The plan is to release the whole platform open-source under the Massive-MIMU section (and of cause on sourceforge). The software part is already in place at sourceforge, specifically in this file. This we have been running and developing since the autumn. We are currently working on a second generation of the MIMU platform which will hold 32-IMUs (which will truly make it a massive-MIMU platform). However, throughout the development we have come to realize that we want to make some changes which will affect the software. Consequently, we have been a little reluctant to put up the old generation of boards since we do not place to support them in the future. If you really want the schematic and layout of the old boards, please send us an e-mail and I will be happy to provide it. Otherwise, I hope you can be patient until we finish the new generation.
February 17, 2014, Posted by: John-Olof
Last week, I finally finished and pushed some updates/new development of the software onto SourceForge. What has been constructed is what I call an inertial frontend. The basic idea is:
In words it’s a processing block (group of routines together with some state variables) which package and performs all the processing prior to the inertial navigation, i.e. calibration compensation (and fusion of array data), test statistics calculation and thresholding for the ZUPTs, and some online bias estimation. This is processing which is tightly connected with the IMU and rather independent of the inertial navigation. The most significant attributes of the frontend is that it’s completely implemented with integers arithmetic (so that it could potentially be placed in a processing unit embedded with the IMU) and the test statistics is implemented in a recursive form (which makes the computation significantly less expensive to start with and also independent of the window size). This far it seems to be working great. We’ve used a crude version of it since april last year so I don’t expect any larger problems with it but be aware that it’s not been thoroughly tested yet. This far the code and the underlying theory is pretty much only documented in various technical notes on my computer but hopefully I will have time to gather it in a paper soon. Anyway, now you know roughly what the 400-line block of obscure code is doing.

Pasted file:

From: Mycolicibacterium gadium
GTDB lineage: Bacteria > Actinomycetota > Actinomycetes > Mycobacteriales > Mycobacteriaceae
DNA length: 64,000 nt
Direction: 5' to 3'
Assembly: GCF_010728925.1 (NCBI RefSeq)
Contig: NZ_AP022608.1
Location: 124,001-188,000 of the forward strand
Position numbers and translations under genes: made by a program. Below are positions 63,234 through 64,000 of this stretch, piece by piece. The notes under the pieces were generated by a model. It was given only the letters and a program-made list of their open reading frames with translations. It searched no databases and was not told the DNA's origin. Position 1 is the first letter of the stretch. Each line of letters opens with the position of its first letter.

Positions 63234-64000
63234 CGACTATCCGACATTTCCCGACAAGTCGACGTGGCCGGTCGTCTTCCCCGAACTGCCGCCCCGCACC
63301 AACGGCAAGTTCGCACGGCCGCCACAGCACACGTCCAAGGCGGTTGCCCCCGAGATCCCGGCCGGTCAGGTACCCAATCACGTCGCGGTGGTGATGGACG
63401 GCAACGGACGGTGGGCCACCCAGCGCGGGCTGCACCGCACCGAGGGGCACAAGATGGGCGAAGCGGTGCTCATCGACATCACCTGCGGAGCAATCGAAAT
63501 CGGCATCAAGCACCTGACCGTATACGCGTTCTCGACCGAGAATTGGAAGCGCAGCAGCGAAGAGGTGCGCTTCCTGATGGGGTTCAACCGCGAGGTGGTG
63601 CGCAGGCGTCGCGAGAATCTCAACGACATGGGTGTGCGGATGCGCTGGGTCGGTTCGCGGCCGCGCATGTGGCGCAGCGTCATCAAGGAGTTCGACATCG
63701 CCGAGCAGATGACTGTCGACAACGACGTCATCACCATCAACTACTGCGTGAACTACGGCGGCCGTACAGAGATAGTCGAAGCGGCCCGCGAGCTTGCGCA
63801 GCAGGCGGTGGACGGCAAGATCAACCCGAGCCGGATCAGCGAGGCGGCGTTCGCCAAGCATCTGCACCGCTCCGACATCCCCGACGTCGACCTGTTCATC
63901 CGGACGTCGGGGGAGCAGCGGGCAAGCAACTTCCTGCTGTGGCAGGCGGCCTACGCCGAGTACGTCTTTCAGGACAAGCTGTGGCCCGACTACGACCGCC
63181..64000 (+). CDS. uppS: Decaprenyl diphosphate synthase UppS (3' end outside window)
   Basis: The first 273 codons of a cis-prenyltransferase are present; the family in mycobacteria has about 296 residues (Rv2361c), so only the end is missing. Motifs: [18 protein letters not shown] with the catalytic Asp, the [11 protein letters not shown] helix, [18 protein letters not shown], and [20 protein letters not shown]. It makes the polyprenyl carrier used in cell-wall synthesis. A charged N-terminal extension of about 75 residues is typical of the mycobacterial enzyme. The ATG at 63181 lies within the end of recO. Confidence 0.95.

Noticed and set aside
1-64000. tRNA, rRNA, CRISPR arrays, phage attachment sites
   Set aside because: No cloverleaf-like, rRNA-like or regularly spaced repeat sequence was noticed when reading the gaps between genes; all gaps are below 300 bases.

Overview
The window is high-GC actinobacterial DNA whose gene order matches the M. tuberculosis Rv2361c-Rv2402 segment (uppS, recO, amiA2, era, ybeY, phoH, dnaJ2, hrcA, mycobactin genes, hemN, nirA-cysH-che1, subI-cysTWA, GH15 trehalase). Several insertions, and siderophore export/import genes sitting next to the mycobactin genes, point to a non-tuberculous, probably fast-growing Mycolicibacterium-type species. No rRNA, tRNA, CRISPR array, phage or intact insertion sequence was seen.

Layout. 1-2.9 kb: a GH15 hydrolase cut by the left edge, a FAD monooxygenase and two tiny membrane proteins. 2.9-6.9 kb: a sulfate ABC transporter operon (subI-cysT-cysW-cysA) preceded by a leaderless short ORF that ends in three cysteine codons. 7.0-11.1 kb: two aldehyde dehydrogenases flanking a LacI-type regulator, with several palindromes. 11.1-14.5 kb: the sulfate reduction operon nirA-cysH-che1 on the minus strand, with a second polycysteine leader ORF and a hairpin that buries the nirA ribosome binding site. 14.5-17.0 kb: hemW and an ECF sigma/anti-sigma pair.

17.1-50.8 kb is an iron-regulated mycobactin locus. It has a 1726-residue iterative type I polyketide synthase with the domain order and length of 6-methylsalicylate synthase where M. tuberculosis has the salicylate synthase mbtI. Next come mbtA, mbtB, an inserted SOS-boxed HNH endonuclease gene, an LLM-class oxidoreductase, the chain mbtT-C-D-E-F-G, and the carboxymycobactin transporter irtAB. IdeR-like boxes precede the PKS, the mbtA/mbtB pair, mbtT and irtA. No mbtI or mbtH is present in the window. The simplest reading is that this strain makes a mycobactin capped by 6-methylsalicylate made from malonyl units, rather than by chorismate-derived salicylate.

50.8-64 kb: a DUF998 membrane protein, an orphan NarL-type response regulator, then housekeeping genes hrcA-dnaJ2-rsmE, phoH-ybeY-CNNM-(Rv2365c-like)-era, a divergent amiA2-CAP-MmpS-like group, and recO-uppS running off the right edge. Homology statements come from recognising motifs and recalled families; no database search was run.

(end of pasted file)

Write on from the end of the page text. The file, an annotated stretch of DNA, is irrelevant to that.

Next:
January 30, 2014, Posted by: John-Olof
We are currently in a period of intensive development. We have now used our units for over two years. During this period we have learnt a lot and the development on the sensor market has been significant. To take advantage of this we are now developing a new generation of the modules as well as making significant updates to the embedded software. The targeted features for the new modules are:
– Single chip IMUs (lower cost and profile)
– Wireless and battery powering
– Inclusion of a memory
After a stopover at IISc, John-Olof is at IIT Kanpur (India) since a week back in time. Here the target is to carry out the development in cooperation with GT Silicon Pvt Ltd, an electronic systems design company with whom we have had a long relation.
Currently, we are in a PCB design and fabrication phase. The IMU array boards which were briefly mentioned in this post is to some degree a predecessor of these modules (as well as a separate track in terms of research) and have been acting as testboards for some embedded software-hardware design ideas. In parallel with the development with the new modules, we are working on the software. Some of the software updates are already available on Source Forge. For example support for the IMU array is already there. Currently a complete measurement frontend is under development.
More information will be posted shortly.
Real world tests
January 15, 2014, Posted by: John-Olof
As previously said, we have used the OpenShoe units to build a complete infrastructure free cooperative localization system. A couple of month ago we did some little larger field tests for the first time, with smokedivers from a nearby firedepartment. One of the tests runs can be seen in the following vide clip. This gives a high level example of the potential of the implementation. Enjoy!